Sunday, March 31, 2013

Song Of The Week: 3/31/13

Song: "Pinhead"

Artist: Ramones

Album: "Leave Home"

Year: 1977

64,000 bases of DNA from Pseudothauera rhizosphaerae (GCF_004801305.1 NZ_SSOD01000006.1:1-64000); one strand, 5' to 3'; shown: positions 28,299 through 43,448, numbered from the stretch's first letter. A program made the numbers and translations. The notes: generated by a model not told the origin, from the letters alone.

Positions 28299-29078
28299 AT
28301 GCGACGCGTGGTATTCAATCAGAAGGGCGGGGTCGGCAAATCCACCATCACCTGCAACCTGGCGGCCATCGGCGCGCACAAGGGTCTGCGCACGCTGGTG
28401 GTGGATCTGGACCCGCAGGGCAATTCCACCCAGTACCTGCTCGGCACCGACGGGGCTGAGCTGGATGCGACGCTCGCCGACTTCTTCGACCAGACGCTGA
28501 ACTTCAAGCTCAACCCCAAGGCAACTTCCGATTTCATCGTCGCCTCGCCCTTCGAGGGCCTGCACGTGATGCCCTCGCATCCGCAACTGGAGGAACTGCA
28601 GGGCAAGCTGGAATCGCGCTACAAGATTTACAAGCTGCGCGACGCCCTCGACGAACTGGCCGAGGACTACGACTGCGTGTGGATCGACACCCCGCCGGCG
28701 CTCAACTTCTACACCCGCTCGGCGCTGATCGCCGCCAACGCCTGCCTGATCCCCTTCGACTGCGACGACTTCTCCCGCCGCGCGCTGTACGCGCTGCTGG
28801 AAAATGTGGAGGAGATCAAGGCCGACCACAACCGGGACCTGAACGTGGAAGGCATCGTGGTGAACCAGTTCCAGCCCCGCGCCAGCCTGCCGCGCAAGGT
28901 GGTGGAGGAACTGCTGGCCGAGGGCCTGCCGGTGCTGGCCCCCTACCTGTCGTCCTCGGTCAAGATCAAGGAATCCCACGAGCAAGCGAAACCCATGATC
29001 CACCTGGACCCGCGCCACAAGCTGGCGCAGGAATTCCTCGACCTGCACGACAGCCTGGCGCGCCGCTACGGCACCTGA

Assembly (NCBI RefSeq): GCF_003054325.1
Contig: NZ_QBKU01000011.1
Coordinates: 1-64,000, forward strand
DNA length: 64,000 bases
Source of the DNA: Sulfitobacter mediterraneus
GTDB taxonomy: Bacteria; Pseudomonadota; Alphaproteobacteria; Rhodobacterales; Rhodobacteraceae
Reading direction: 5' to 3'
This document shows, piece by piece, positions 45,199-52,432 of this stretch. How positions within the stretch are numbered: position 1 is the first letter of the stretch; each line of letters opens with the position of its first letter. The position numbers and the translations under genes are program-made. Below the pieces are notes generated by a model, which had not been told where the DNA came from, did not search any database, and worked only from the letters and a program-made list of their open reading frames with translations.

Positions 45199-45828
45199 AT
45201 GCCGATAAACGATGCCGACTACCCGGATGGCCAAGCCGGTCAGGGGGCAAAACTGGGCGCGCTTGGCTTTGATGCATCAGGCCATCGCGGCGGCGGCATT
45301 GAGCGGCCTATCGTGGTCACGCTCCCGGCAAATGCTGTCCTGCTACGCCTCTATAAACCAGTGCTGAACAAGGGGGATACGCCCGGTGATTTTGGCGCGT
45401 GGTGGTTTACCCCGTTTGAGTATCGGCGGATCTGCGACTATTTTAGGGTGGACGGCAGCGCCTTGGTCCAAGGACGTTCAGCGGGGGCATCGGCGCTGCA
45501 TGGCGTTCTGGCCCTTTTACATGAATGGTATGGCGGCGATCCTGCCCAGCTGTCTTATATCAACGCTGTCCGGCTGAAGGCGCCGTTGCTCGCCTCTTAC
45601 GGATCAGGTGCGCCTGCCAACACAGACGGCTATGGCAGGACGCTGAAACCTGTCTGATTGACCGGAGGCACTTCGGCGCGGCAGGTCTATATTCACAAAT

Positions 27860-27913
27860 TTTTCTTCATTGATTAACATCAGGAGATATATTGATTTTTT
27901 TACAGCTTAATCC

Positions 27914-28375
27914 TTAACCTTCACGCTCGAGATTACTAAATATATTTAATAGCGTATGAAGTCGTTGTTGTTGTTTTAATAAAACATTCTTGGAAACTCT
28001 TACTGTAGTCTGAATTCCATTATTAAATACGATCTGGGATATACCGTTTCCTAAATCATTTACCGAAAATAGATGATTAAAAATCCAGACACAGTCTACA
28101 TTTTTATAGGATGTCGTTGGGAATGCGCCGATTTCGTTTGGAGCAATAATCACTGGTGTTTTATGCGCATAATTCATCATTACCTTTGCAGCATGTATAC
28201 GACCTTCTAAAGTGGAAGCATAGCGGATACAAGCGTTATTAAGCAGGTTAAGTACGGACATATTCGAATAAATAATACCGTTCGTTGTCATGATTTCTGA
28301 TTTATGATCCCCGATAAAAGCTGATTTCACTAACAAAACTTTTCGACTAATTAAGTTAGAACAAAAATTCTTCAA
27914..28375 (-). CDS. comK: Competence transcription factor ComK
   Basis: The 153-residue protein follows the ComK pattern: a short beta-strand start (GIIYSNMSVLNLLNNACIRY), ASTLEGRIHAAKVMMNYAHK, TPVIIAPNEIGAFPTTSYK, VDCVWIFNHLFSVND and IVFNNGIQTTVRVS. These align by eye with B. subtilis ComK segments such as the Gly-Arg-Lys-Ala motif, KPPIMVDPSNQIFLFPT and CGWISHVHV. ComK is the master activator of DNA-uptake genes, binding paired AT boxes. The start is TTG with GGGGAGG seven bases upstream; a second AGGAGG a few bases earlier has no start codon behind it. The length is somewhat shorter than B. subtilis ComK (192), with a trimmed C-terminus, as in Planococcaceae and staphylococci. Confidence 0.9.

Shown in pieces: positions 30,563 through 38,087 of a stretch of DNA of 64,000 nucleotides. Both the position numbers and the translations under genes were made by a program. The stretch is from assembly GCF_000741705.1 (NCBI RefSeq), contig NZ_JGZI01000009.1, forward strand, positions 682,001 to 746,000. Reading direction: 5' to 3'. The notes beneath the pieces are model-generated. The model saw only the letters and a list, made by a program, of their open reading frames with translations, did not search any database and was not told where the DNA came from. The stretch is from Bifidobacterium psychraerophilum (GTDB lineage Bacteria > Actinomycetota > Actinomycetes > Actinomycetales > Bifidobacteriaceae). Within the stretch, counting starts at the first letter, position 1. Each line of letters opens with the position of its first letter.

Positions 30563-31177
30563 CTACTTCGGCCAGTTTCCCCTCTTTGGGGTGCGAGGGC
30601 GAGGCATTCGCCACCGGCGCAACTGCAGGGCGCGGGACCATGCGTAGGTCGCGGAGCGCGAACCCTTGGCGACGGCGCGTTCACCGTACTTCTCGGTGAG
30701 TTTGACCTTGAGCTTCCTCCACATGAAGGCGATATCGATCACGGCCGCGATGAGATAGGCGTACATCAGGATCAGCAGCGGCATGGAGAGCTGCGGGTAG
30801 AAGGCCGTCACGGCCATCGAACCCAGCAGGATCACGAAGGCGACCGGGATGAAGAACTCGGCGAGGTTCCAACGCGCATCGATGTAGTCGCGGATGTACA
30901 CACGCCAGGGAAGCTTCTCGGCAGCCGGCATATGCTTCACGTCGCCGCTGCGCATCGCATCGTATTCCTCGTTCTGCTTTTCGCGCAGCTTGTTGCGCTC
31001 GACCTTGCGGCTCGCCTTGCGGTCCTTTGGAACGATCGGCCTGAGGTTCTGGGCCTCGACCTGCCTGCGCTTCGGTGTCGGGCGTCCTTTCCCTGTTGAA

"Pinhead" was inspired by the Ramones watching the 1932 film "Freaks". The song became a big anthem for the band and introduced the rallying cry "Gabba Gabba Hey". The song was a staple of their live shows and a definite crowd favorite. The Ramones formed as a band back in 1974 in New York City. The band featured Joey Ramone on vocals, Johnny Ramone on guitar, Dee Dee Ramone on bass and Tommy Ramone on drums. The band is almost synonomous with legendary punk venue CBGB. In August of 1974, the Ramones made their CBGB debut, then played the club a whopping seventy-four more times before the end of that year. In 1975, the band was signed to Sire Records and in 1976, the band's classic debut album, "Ramones", was released. It was around this time that their sound was labeled as "punk" and a new genre was about to assault the music world. The Ramones legendary gigs, one at the Roundhouse in London and the other at The Roxy in Los Angeles helped galvanize the punk rock movement. Soon The Clash, Sex Pistols and Black Flag would be directly influenced to create their own punk anthems, due to seeing the Ramones live. In 1977, the Ramones released "Leave Home" and "Rocket To Russia". The single "Rockaway Beach" reached number 66 on the Billboard charts, the highest any Ramones single would reach in the U.S. '77 also saw the release of a double live album called "It's Alive". In 1978, Tommy Ramone decided he would no longer be the drummer but would stay on to produce Ramones' albums. Marky Ramone would take over on drums and the band would release "Road To Ruin" which featured the classic "I Wanna Be Sedated". In 1979, the Ramones appeared in the movie "Rock'n'Roll High School". In 1980, Phil Spector produced the album "End Of The Century". At number 44, it was the band's highest charting album but guitarist Johnny Ramone felt that the sound was watered down, especially on the more aggressive tracks. Another disappointment was 1981's "Pleasant Dreams", which Joey Ramone claimed was the record company's futile attempt to get on American radio. In 1983, the band released "Subterranean Jungle". This album was the last Ramones album to crack the Billboard Top 100. Marky Ramone was also fired and Richie Ramone took over drumming duties. Joey Ramone felt that Richie breathed new life into the band, both with his drum playing, his vocals and his songwriting capabilities. In 1984, the band released "Too Tough To Die". "Bonzo Goes To Bitburg" was released as a single in 1985 but was re-titled "My Brain Is Hanging Upside Down" and included on 1986's "Animal Boy". 1987's "Halfway To Sanity" would be the last album to feature Richie Ramone on drums. His replacement, Clem Burke of Blondie (Elvis Ramone), proved to be disastrous as he was fired after just two shows. Marky Ramone returned as the drummer at this time. 1989 saw the release "Brain Drain". Dee Dee Ramone decided to leave the band at this time. He was replaced on bass by C.J. Ramone. In 1992, the Ramones left longtime label Sire and signed with Radioactive Records. Their first release with them was "Mondo Bizarro". In 1993, the Ramones released a cover album entitled "Acid Eaters". In 1995, the Ramones released their very last studio effort called "Adios Amigos". They embarked on a farewell tour and also joined that year's Lollapalooza tour. On August 6, 1996, the Ramones performed their last show at the Palace in Hollywood. The show was packaged as a cd/dvd called "We're Outta Here". In 1999, Dee Dee, Johnny, Joey, Tommy, Marky and C.J. appeared at the Virgin Megastore in New York City. This marked the last time the original four members of the group appeared together. On April 15, 2001, Joey Ramone passed away after his long battle with lymphoma. In 2002, the Ramones were inducted into the Rock'n'Roll Hall of Fame. On June 5, 2002, Dee Dee Ramone was found dead at his home, the victim of a heroin overdose. 2004 saw the release of the documentary, "End Of The Century: The Story Of The Ramones". Then, on September 15, 2004, the band lost yet another member as Johnny Ramone died from his battle with prostate cancer. That very same day, the first official Ramones Museum opened it's doors in Berlin, Germany. In 2007, a dvd was released called "It's Alive: 1974-1996". This collection featured 118 songs from 33 performances throughout the band's career. Finally in 2011, the Ramones received the Grammy Lifetime Achievement Award. Though the Ramones ceased to be a band after 1996 and despite the tragic deaths of three of their original members, there is no denying the impact that they made on the music world. While it can argued whether or not the Ramones are the first official punk band, there are absolutely no arguments that can be made about how influential they were to punk and garage bands all over the world. 1977 was a prominent time in the musical landscape. Punk rock provided a jolt to what was becoming a stale time in music and the Ramones were at the forefront of that.

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